It is interesting how much advice non-Chinese experts have for China.
And its understandable - after all, China does seem to be the robust tractor, and the most likely to pull other economies out of the mire. And if we can help, then we should.
But do we understand the questions, never mind the answers, which exercise Chinese behaviour, policy and development?
It is all very confusing - look at this graphic - which highlights how the most populous single country has suddenly become a nation of urban, middle-aged people!
And this one, which highlights how these damn Chinese just save and save, and won't borrow, like any self-respecting Westerner would!
To me, pictures like these tell me that recent (post WW2) US/Euro thinking is unlikely to "get" the China story.
Among the possible ways to get China to avoid a bubble and into a sustainable, credible boom for our economies to service and leverage off, these are posed by the team at www.breakingviews.com :-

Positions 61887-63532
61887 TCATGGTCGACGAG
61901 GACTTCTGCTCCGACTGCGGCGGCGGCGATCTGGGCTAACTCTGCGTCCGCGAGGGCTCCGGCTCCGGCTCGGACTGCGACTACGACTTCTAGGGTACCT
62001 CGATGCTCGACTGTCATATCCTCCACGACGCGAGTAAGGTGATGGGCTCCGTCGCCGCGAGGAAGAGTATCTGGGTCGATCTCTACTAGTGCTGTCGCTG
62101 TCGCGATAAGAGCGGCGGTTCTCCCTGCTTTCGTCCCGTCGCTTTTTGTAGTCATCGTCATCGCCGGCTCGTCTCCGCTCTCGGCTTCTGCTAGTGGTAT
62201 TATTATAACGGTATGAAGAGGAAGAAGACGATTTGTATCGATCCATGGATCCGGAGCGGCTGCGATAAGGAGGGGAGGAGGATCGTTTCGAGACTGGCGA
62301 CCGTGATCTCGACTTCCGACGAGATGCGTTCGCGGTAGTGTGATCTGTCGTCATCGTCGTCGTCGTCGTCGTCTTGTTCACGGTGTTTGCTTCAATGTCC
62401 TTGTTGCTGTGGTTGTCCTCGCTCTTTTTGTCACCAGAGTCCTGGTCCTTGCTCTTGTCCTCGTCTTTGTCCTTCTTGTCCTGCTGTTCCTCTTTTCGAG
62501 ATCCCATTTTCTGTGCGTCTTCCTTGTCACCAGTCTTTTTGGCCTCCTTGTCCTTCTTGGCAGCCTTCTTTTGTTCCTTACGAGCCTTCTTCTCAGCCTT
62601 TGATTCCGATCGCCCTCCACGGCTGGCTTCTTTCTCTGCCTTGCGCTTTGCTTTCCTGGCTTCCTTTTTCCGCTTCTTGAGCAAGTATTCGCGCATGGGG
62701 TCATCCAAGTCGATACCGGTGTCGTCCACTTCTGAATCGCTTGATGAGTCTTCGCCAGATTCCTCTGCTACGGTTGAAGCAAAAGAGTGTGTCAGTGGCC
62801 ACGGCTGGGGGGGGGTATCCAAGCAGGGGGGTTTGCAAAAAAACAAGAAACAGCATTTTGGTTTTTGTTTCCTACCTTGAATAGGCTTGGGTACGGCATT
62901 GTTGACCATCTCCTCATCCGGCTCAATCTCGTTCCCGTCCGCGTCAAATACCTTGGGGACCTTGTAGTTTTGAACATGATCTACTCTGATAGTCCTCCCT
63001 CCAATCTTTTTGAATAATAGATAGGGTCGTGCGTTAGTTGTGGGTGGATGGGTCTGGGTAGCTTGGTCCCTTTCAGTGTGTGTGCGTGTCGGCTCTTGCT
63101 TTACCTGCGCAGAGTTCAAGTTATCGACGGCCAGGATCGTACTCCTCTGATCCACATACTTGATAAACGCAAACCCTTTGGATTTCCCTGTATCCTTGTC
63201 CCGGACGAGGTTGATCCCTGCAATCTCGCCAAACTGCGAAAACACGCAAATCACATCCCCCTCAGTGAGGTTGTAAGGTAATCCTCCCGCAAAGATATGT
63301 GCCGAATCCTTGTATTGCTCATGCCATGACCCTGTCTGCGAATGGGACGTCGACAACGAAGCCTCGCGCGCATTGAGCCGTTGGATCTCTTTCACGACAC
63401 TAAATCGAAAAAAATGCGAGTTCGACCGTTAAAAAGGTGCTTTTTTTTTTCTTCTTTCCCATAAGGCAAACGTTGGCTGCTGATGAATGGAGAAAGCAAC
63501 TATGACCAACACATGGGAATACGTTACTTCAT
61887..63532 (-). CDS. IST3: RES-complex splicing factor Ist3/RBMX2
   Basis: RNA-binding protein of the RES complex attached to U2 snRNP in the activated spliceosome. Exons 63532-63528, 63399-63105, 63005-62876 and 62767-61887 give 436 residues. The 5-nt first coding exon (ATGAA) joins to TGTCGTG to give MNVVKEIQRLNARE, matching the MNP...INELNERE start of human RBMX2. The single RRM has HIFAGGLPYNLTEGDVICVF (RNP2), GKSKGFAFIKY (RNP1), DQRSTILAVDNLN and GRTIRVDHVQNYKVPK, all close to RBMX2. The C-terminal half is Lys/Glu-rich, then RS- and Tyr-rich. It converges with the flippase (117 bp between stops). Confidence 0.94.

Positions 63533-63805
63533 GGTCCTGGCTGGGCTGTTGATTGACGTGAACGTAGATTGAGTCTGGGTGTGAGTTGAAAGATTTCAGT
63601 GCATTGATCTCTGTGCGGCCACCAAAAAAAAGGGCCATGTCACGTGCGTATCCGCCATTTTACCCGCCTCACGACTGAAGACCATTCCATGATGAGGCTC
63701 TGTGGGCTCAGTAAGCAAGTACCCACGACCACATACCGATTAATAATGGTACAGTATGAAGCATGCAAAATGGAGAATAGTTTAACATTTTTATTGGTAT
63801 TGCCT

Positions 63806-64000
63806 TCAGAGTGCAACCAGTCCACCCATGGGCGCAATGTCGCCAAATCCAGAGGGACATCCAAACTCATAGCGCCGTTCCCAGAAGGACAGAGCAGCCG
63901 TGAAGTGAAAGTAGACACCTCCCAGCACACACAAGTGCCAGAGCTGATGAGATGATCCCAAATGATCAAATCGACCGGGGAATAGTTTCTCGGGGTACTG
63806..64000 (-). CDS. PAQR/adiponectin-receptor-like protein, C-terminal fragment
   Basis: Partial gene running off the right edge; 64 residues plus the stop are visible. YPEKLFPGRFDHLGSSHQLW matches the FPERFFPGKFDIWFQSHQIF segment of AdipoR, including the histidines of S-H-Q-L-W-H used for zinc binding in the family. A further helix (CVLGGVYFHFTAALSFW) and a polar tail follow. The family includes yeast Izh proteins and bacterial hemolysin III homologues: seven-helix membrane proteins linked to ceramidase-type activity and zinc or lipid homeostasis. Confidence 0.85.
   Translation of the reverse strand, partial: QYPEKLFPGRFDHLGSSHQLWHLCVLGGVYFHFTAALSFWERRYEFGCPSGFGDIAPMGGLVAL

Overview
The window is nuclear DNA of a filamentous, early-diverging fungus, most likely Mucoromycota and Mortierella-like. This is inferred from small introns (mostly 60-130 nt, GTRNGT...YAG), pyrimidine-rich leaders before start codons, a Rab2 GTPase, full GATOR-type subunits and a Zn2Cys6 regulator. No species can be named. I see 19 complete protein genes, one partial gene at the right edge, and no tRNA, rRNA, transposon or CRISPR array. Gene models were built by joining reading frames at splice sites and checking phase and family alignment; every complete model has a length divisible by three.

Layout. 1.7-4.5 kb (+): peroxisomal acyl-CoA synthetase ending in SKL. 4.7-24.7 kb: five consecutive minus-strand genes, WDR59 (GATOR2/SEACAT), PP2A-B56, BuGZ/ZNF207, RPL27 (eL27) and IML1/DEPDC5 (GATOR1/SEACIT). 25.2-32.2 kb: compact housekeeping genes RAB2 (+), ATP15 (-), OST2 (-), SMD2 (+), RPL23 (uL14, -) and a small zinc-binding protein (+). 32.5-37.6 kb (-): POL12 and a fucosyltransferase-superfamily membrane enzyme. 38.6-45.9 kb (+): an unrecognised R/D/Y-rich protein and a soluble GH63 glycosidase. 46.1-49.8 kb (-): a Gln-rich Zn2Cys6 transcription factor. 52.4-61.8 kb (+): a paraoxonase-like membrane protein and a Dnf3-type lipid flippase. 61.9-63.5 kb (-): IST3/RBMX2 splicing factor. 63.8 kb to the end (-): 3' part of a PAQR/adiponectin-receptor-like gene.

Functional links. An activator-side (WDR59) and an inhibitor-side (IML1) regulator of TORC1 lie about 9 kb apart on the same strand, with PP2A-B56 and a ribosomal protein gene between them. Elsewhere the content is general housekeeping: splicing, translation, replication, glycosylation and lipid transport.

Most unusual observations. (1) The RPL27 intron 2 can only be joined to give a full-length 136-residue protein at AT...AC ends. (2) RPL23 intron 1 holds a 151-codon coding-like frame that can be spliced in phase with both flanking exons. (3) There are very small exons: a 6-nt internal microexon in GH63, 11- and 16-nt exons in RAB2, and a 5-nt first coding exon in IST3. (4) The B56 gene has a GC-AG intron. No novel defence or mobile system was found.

"Beijing will have to cut saving and boost consumption. There are four main ways to do this
First, push up wages. The snag is that wage inflation is already chipping away at China's competitiveness – and Beijing is scared about what will happen if the economy can't create the millions of jobs that are needed each year to absorb new migrants from the villages to the cities....
Second, allow the exchange rate to appreciate. But again, it would undermine competitiveness....
Third, give the people a better deal on tax and social security, so that they wouldn't need to save so much themselves....
Finally, give the people a better deal on their savings. At present, savers get a negative inflation-adjusted interest rate of around 2 percent...."
Doesn't tabling that third notion just blow your mind, after watching exactly that approach take the large Western countries into trouble? Anyway, to see more about the Breakingviews team's work, read http://www.breakingviews.com/Info/~/media/Images/Books/CHINA.ashx - its certainly worth the effort.